David McCormick has long traveled in elite financial and political circles, most recently leading the world’s largest hedge fund, Bridgewater Associates. He served as a high-ranking Treasury official in President George W. Bush’s administration and previously ran other businesses in Pittsburgh.

McCormick, 56, is using his background as a West Point graduate, Army veteran, and native Pennsylvanian — though one who until very recently lived in Connecticut — as the backbone of his Republican campaign for U.S. Senate. He’s one of the GOP front-runners in his first bid for elected office.

» READ MORE: Get to know the 2022 candidates for Pa. Senate and governor

What is David McCormick’s background?

McCormick’s resume is filled with big jobs and name-brand institutions. Raised in Bloomsburg, he went to West Point and earned a Bronze Star while serving in the first Gulf War. McCormick then received a doctorate from Princeton University, and led a software business in Pittsburgh, FreeMarkets. He had several jobs in the Bush administration, including as the treasury department’s under secretary for international affairs, leading U.S. economic policy abroad during the 2008 financial crisis.

After leaving the Bush administration he was recruited to Bridgewater, and in 2019 he became the fund’s sole chief executive, after previously sharing that role.

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While he grew up in Pennsylvania, McCormick has lived for years in Connecticut (he registered to vote there at least as early as 2014, public records show). He bought a home in Pittsburgh in November, shortly before his January Senate campaign launch.

What are David McCormick’s top policy priorities?

McCormick’s campaign did not make him available for a policy interview despite repeated requests. A spokesperson provided a broad list of his top priorities, though with few details about how he would achieve them.

Like other Republicans in the Senate race, he has emphasized energy independence. McCormick “would support legislation that streamlines the pipeline permitting process, incentivizes more domestic production and promotes U.S. [liquid natural gas] exports,” spokesperson Jess Szymanski said in an email. He “always will support [Pennsylvania’s] natural gas and oil industry.”

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McCormick, according to his campaign, wants to make permanent the 2017 tax cuts championed by former President Donald Trump, lower inflation (the campaign didn’t say how), and would support finishing the border wall Trump began.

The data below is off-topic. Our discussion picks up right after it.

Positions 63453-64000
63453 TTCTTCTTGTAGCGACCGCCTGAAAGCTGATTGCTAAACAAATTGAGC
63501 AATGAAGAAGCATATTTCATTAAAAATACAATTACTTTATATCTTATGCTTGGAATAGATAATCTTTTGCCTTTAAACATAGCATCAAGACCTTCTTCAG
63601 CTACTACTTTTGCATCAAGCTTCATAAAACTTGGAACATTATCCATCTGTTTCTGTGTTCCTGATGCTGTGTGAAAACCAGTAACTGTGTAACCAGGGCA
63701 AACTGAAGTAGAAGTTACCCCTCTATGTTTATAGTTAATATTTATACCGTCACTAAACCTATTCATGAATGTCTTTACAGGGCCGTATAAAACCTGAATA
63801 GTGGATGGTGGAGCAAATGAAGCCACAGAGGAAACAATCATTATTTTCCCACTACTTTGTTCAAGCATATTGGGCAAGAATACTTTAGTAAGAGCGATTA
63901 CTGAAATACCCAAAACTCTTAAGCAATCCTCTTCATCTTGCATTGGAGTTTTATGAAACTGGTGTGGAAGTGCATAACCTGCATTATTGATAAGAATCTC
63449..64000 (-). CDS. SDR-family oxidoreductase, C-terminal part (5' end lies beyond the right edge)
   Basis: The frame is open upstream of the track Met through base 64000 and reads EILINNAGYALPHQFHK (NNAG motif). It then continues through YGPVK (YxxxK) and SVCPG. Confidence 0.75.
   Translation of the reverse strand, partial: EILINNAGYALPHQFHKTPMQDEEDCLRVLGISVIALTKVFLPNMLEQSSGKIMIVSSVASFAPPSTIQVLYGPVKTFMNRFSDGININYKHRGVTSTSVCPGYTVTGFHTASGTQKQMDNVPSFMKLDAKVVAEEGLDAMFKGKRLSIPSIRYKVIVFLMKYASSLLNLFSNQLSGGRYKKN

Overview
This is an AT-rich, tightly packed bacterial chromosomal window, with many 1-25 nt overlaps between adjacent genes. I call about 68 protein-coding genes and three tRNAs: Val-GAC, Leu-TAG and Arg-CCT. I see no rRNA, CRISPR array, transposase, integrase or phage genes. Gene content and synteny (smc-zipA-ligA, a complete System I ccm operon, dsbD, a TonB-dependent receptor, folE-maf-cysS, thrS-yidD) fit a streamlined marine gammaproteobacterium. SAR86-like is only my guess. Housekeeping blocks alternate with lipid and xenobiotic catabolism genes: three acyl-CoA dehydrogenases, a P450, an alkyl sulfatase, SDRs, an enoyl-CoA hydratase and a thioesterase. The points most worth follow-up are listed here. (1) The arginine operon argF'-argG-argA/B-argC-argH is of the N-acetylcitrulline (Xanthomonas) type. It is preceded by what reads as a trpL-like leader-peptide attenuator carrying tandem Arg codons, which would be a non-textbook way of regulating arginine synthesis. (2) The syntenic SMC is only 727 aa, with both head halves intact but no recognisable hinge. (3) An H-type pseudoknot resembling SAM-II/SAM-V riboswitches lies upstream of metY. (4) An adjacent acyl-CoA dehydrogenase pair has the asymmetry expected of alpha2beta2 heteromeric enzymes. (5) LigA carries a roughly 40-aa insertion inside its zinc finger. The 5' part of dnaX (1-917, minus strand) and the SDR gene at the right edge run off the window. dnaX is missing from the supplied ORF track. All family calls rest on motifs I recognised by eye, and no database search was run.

Who is backing David McCormick?

McCormick has support from a range of longtime Pennsylvania Republican insiders, as well as several major figures from the Trump administration, in which his wife, Dina Powell McCormick, served as a top national security aide. His endorsements come from both the traditional wing of the GOP and Trump-aligned figures.

Onetime Trump aides, including former Secretary of State Mike Pompeo, White House press secretary Sarah Huckabee Sanders, and adviser Hope Hicks support McCormick.

Inside Pennsylvania, he’s backed by former state GOP chairman Rob Gleason, Jim Schultz, a longtime Republican insider from Philadelphia who also briefly served in the Trump administration, and David Urban, an operative who has advised Trump and Pennsylvania GOP senators going back to the late Arlen Specter. U.S. Reps. Dan Meuser and Glenn “G.T.” Thompson also endorsed him.

» READ MORE: Everything you need to know about voting in Pa.’s May 2022 primary election

McCormick, who has already spent nearly $7 million of his own money on his campaign, has also received substantial financial support from friends and allies in the banking and finance world, including many who worked at Goldman Sachs, where his wife is an executive. About three-quarters of the money McCormick has raised from donors comes from outside Pennsylvania, with 23% of his fund-raising coming from New York.

One fellow hedge fund leader, Kenneth Griffin of Citadel, has given $7.5 million to a super PAC supporting McCormick and attacking his main rival, celebrity surgeon Mehmet Oz.

What else should I know?

McCormick is one of two front-runners for the Republican nomination (along with Oz), thanks in large part to a barrage of TV ads by his campaign and allied super PACs. No groups in the country have combined to spend so much supporting a single Senate candidate.

McCormick, who is largely funding his campaign himself, would likely be one of the wealthiest senators if he’s elected. He and his wife have assets worth between at least $116 million and $290 million, and possibly far more, according to his April financial disclosure.

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McCormick has come under fire from rivals for Bridgewater’s investments in China, including more than $1 billion raised for an investment fund last year. McCormick still owns more than $50 million in Bridgewater stock, his disclosure showed.

As a Bush administration official in the late 2000s, he praised China’s economic growth. His campaign argues that he was tough on China in other areas, including pushing for restrictions on U.S. exports that could be used by the Chinese military. And there was bipartisan support for China’s growth at the time, when Beijing wasn’t seen as an economic or military rival.

He also has a long history of backing unrestrained international trade, another position at odds with Republican voters who have adopted Trump’s protectionist posture.

Dina Powell McCormick is a political and financial powerhouse in her own right, as an executive at Goldman Sachs and former Trump national security adviser.

David McCormick’s father was president of what was then Bloomsburg State College and later chancellor of Pennsylvania State System of Higher Education.